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Sound and Chemistry

Will ocean acidification interfere with the ability of whales and other animals to communicate, navigate, and find food? WHOI acoustic scientists Tim Duda and Ilya Udovydchenkov undertook a study in response to warnings that as the ocean becomes more acidic—due to elevated levels of atmospheric carbon dioxide (CO2)—noise from ships will be able to travel farther. Sound waves interact with chemical reactions such as the conversion of borate to boric acid (top), losing energy in the process. In more acidic conditions the amount of energy-absorbing borate will drop, resulting in less loss of energy from sound waves. The WHOI team found that although acidification will allow sound waves to travel farther, the increase in sound level will be negligible compared with noise from natural events such as storms.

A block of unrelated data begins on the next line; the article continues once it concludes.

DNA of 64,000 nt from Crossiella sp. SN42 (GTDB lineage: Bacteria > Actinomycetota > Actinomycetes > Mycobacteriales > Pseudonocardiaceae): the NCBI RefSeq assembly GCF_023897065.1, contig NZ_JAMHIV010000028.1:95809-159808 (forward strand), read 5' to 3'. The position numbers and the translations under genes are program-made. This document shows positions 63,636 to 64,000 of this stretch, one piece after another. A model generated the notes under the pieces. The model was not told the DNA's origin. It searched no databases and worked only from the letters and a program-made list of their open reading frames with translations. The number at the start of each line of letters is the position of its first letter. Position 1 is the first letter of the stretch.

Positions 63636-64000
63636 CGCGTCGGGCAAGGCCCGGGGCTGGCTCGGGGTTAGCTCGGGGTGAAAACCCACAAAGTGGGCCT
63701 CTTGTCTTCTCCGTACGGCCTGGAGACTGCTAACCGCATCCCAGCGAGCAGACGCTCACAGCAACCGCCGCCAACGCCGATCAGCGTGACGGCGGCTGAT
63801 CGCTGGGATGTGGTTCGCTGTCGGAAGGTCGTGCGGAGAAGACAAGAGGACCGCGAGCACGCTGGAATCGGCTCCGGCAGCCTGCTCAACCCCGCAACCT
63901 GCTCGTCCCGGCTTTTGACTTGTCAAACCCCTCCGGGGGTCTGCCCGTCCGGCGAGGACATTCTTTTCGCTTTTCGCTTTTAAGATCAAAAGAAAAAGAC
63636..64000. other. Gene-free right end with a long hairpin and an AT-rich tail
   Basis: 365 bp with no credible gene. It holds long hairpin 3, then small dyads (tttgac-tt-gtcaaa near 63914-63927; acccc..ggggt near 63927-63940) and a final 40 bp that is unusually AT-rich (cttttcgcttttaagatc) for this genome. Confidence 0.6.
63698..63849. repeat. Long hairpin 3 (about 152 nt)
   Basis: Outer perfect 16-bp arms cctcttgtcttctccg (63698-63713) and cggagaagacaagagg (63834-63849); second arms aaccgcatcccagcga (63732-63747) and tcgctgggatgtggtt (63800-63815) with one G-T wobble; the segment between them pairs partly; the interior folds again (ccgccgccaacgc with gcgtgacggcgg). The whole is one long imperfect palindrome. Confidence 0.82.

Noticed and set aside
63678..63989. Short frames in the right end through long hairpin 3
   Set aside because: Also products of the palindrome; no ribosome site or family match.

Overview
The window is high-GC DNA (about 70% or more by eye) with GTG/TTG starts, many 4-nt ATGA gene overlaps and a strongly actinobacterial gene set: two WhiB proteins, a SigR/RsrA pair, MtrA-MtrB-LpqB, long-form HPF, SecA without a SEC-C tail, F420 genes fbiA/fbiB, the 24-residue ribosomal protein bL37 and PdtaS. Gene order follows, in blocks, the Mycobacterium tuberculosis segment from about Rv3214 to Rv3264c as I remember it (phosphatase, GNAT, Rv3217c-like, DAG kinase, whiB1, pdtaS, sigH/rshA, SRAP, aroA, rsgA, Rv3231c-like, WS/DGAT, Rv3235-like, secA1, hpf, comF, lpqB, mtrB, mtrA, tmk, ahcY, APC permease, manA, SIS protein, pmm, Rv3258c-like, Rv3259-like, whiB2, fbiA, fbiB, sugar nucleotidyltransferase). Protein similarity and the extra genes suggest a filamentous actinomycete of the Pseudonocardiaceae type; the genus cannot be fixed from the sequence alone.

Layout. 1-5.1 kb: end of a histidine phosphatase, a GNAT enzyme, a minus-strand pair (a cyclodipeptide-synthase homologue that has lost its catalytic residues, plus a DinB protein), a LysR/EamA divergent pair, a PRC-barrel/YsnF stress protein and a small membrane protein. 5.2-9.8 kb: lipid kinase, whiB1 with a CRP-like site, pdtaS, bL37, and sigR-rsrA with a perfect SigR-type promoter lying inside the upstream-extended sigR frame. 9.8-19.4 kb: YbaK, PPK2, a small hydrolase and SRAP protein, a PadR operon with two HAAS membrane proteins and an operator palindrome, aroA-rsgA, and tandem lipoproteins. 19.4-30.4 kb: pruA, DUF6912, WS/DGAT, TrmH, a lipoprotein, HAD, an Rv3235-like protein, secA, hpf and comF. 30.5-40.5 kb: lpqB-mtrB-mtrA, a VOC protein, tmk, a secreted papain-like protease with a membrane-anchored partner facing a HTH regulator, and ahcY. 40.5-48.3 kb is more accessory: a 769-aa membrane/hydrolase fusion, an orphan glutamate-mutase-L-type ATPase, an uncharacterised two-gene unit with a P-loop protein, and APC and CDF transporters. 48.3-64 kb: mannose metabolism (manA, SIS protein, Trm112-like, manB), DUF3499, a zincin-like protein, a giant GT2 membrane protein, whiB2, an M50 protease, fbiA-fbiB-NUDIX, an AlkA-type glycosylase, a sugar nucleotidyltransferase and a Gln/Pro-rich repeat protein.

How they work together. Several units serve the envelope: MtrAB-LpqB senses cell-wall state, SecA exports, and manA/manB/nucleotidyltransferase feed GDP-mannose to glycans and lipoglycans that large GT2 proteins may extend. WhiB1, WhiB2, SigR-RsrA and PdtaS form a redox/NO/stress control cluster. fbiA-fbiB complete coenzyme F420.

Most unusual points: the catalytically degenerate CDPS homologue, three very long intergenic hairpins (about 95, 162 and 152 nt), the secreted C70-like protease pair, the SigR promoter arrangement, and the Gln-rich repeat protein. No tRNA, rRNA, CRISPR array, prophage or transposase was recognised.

(Illustration by Jack Cook, Woods Hole Oceanographic Institution)


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